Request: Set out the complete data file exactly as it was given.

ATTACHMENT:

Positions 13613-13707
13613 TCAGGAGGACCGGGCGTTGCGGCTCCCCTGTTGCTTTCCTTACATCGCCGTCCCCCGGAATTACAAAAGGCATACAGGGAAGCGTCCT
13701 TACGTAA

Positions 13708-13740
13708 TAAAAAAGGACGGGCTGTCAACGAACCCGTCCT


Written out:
Positions 13613-13707
13613 TCAGGAGGACCGGGCGTTGCGGCTCCCCTGTTGCTTTCCTTACATCGCCGTCCCCCGGAATTACAAAAGGCATACAGGGAAGCGTCCT
13701 TACGTAA

Positions 13708-13740
13708 TAAAAAAGGACGGGCTGTCAACGAACCCGTCCT